Quoted Prices in Active Markets for Identical Assets (Level 1)
 
Significant Other Observable Inputs (Level 2)
 
Significant Unobservable Inputs
(Level 3)
 
Total
Balance at September 30, 2017
 
 
 
 
 
 
 
 
U.S. non-qualified deferred compensation plan
 
$
20,432

 
$

 
$

 
$
20,432

Assets designated for retirement and pension plans
 

 
19,065

 

 
19,065

Pension benefit obligation
 

 
(24,878
)
 

 
(24,878
)
Acquisition earnout accruals
 

 

 
(6,980
)
 
(6,980
)
 
 
$
20,432

 
$
(5,813
)
 
$
(6,980
)
 
$
7,639

 
 
Quoted Prices in Active Markets for Identical Assets (Level 1)
 
Significant Other Observable Inputs (Level 2)
 
Significant Unobservable Inputs
(Level 3)
 
Total
Balance at December 31, 2016
 
 
 
 
 
 
 
 
U.S. non-qualified deferred compensation plan
 
$
17,346

 
$

 
$

 
$
17,346

Assets designated for retirement and pension plans
 

 
16,979

 

 
16,979

Pension benefit obligation
 

 
(22,128
)
 

 
(22,128
)
Acquisition earnout accruals
 

 

 
(10,991
)
 
(10,991
)
 
 
$
17,346

 
$
(5,149
)
 
$
(10,991
)
 
$
1,206


The Level 2 assets above are reinsurance contracts fair valued in accordance with BaFin - German Federal Financial Supervisory Authority guidelines, which utilize observable inputs including mortality tables and discount rates. The Level 3 liabilities include accruals for future earnout payments related to prior acquisitions, the values of which are determined based on discounted cash flow models. The Company considers the recorded value of its financial assets and liabilities, which consist primarily of cash and cash equivalents, accounts receivable, and accounts payable, to approximate the fair value of the respective assets and liabilities at September 30, 2017 and December 31, 2016 based upon the short-term nature of the assets and liabilities.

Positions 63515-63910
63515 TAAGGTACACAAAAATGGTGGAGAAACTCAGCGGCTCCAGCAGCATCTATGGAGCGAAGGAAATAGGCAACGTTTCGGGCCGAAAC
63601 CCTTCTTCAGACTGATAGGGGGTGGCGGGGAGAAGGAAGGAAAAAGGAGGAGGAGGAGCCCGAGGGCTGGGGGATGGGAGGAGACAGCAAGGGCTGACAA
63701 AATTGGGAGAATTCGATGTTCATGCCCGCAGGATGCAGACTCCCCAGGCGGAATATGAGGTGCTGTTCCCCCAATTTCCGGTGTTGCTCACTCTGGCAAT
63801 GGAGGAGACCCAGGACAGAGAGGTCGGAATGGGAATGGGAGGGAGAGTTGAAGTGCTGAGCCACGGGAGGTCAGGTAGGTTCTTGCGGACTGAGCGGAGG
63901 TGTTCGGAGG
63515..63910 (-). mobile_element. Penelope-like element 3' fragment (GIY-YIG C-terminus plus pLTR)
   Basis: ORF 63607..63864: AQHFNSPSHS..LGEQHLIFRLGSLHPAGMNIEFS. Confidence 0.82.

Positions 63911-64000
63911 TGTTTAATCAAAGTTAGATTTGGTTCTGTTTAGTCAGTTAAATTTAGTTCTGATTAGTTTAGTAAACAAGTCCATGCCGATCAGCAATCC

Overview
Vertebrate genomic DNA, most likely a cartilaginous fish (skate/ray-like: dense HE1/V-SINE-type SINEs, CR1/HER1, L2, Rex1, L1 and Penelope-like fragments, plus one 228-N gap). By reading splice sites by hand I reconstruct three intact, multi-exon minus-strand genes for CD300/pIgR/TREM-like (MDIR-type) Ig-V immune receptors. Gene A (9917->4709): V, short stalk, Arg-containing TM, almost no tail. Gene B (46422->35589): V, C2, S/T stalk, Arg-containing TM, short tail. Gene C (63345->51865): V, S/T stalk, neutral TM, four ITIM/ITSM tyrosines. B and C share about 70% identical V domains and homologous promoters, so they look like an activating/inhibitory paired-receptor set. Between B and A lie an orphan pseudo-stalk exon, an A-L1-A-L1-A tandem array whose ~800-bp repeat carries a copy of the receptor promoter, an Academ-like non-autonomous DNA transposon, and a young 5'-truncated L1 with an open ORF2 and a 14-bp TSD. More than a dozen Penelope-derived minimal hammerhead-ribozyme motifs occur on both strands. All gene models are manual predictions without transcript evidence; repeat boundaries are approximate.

8




The following table provides a reconciliation of the beginning and ending balance of Level 3 assets and liabilities for the nine months ended September 30, 2017.
 
Acquisition
Earnout
Accruals
Balance at December 31, 2016
$
(10,991
)
Earnout accretion
(836
)
Earnout payments
4,557

Philosophy IB earnout adjustment (Note 7)
705

Foreign currency translation
(415
)
Balance at September 30, 2017
$
(6,980
)

7.
Acquisitions

 On October 1, 2015, the Company acquired Co Company, a UK-based management consulting firm that specializes in organizational development.  The former owners of Co Company were eligible to receive additional cash consideration upon the realization of specific revenue and EBITDA Margin milestones achieved over the period October 2015 through December 2018. On August 25, 2016, the Company and the former owners of Co Company entered into a Deed of Amendment (the "Amendment") to the Share Purchase Agreement dated October 1, 2015. The Amendment adjusted the target fee revenue and targeted EBITDA margin for each remaining earn out period taking into consideration the unanticipated acquisitions completed subsequent to the Share Purchase Agreement. The new targets include subsequent acquisitions and took effect retrospectively from January 1, 2016. On June 14, 2017, the Company and the former owners of Co Company entered into an Earn Out Buyout Agreement (the “Buyout Agreement”) in accordance with the terms and conditions of the Share Purchase Agreement dated October 1, 2015, as amended by a Deed of Amendment dated August 25, 2016. Pursuant to the Buyout Agreement, in accordance with the Share Purchase Agreement and Deed of Amendment, the Company exercised its right to buy out all of the remaining earnout amounts. The price paid to buy out the Remaining Earn Out Amounts was calculated in accordance with the formula set forth in the Purchase Agreement and resulted in an aggregate buyout payment to the former owners of Co Company of $2.3 million during the three months ended June 30, 2017.